Demezhko D.Y., Ugryumov I.A., Bychkov S.G.: Gravimetric studies of Patom Crater. In: Patom Crater. Research in the 21st Century. Publishing House of the Irkutsk State University, Irkutsk, p. 42–50, 2011 (in Russian)

If you are pre-registered for the 2014 General Assembly (Vienna, 27 April – 2 May), you can take part in our annual photo competition! Up until 1 March, every participant pre-registered for the General Assembly can submit up three original photos and one moving image on any broad theme related to the Earth, planetary, and space sciences in competition for free registration to next year’s General Assembly!  These can include fantastic field photos, a stunning shot of your favourite thin section, what you’ve captured out on holiday or under the electron microscope – if it’s geoscientific, it fits the bill. Find out more about how to take part at http://imaggeo.egu.eu/photo-contest/information/.

Imaggeo on Mondays: Long live the lichen!

Lichens are amazing organisms. They are a composite of algae and fungi, each of which supports the other through the exchange of nutrients (fungi to algae) and carbon (algae to fungi). They are also capable of making a home out of seemingly inhospitable rock surfaces – and what’s more – making the most of these surfaces to release the nutrients they need to grow.

“Pioneer Settler Organisms” by Juan Antonio Campos, distributed by the EGU via imaggeo.egu.eu.

“Pioneer Settler Organisms” by Juan Antonio Campos, distributed by the EGU via imaggeo.egu.eu.

The quartzite above is home to the yellow cracked lichen (aka Acarospora hilaris) and a grey lichen species, better known as Caloplaca carphinea, both of which are busily breaking down the rock. They do this using their physical and chemical armoury:

Physical breakdown

The fungi consist of fine, branching tubes called hyphae. These hyphae penetrate the rock and make their way between both mineral grains and cleavage planes to tease it apart. Over time, expansion and contraction of the lichen body as it goes from wet to dry and back again, slowly wedges parts of the rock apart. Swelling of salts released by the lichen has a similar effect.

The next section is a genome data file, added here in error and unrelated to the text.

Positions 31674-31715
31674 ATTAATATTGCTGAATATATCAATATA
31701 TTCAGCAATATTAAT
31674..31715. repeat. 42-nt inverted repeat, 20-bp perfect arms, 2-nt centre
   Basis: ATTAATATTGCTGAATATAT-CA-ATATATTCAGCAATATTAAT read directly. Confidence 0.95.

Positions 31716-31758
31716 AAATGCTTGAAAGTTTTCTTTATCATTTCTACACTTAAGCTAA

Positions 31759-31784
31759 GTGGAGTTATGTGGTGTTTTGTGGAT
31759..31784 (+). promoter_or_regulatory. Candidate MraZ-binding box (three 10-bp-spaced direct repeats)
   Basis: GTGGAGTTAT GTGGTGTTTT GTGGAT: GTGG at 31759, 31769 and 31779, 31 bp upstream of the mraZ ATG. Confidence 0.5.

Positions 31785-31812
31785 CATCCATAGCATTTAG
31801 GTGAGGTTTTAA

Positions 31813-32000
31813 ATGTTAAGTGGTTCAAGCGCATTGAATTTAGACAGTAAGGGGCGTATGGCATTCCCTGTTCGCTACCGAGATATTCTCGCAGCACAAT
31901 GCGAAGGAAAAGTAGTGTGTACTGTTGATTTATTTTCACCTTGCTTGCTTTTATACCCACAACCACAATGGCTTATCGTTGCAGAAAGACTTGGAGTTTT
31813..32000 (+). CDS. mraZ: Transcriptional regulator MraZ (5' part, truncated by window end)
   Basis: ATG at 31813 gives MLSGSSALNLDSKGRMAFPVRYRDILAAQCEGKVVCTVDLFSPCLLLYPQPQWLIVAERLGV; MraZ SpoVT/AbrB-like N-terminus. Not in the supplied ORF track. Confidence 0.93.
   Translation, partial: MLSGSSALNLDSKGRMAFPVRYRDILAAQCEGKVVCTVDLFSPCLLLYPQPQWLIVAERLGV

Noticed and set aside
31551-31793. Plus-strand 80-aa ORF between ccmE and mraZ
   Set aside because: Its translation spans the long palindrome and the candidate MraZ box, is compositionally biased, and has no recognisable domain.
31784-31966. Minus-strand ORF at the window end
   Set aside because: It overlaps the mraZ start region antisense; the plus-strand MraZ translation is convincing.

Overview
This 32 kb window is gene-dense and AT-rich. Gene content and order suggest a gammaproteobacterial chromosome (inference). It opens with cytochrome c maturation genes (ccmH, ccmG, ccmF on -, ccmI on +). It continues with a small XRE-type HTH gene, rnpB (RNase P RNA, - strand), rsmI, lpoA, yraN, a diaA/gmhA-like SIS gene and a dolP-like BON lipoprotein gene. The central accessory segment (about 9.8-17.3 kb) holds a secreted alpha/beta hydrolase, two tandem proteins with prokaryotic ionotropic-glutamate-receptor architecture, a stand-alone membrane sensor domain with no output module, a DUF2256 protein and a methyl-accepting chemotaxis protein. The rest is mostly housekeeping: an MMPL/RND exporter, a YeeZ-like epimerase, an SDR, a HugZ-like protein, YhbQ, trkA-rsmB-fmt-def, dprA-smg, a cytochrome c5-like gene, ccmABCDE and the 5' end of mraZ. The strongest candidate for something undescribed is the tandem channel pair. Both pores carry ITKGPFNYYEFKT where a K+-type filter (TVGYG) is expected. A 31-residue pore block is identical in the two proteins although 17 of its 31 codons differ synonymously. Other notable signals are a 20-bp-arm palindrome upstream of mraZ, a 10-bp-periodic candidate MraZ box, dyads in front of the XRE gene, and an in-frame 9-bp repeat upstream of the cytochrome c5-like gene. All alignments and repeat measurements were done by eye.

A closer look at fungal hyphae. This example is from the fungus penicillium, used to produce the antibiotic penicillin (Credit: GFDL)

A closer look at fungal hyphae. This example is from the fungus penicillium, used to produce the antibiotic penicillin (Credit: GFDL)

Chemical breakdown

In order to obtain much needed minerals from the rock, lichens release a variety of organic acids capable of dissolving the rock’s structure. Their main weapon is oxalic acid, which makes minerals more susceptible to breakdown by water (a process known as hydrolysis). Not all lichens produce this though; instead they rely on simpler compounds (like citric acid) that are secreted by lichen fungi for acid attack.

This colonisation of rocks by lichens, and the weathering of rock surfaces that follows, represents one of the first steps in soil development. Find out what happens next in this Biogeosciences paper.

Reference:

Chen, J., Blume, H. P., & Beyer, L.: Weathering of rocks induced by lichen colonization—a review. Catena, 39, 121-146 (2000)

The EGU’s open access geoscience image repository has a new and improved home at imaggeo.egu.eu! We’ve redesigned the website to give the database a more modern, image-based layout and have implemented a fully responsive page design. This means the new website adapts to the visitor’s screen size and looks good whether you’re using a smartphone, tablet or laptop.

Photos uploaded to Imaggeo are licensed under Creative Commons, meaning they can be used by scientists, the public, and even the press, provided the original author is credited. Further, you can now choose how you would like to licence your work. Users can also connect to Imaggeo through their social media accounts too! Find out more about the relaunch on the EGU website.